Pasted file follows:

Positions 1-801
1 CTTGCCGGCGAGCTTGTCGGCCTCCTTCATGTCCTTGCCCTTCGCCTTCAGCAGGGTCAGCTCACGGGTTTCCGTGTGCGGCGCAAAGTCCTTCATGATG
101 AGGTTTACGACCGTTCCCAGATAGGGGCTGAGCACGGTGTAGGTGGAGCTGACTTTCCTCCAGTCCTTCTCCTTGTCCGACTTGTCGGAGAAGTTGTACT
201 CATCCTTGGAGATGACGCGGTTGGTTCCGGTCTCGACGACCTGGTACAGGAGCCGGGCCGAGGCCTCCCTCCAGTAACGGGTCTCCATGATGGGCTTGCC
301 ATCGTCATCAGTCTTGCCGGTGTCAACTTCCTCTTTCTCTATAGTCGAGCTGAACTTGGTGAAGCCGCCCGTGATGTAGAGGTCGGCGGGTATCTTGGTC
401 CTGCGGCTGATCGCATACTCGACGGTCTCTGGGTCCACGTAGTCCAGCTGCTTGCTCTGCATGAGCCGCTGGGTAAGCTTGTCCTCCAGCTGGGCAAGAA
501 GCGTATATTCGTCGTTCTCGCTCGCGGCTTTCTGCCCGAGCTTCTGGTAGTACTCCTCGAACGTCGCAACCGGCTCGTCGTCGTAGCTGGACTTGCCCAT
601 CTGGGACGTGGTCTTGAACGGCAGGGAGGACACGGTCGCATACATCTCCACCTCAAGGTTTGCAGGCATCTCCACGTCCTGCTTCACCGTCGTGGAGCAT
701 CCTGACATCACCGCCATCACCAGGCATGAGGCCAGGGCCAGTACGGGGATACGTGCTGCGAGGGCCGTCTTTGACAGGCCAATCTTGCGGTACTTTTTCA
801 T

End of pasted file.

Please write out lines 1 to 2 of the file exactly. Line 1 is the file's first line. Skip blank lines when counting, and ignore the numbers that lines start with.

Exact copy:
Positions 1-801
1 CTTGCCGGCGAGCTTGTCGGCCTCCTTCATGTCCTTGCCCTTCGCCTTCAGCAGGGTCAGCTCACGGGTTTCCGTGTGCGGCGCAAAGTCCTTCATGATG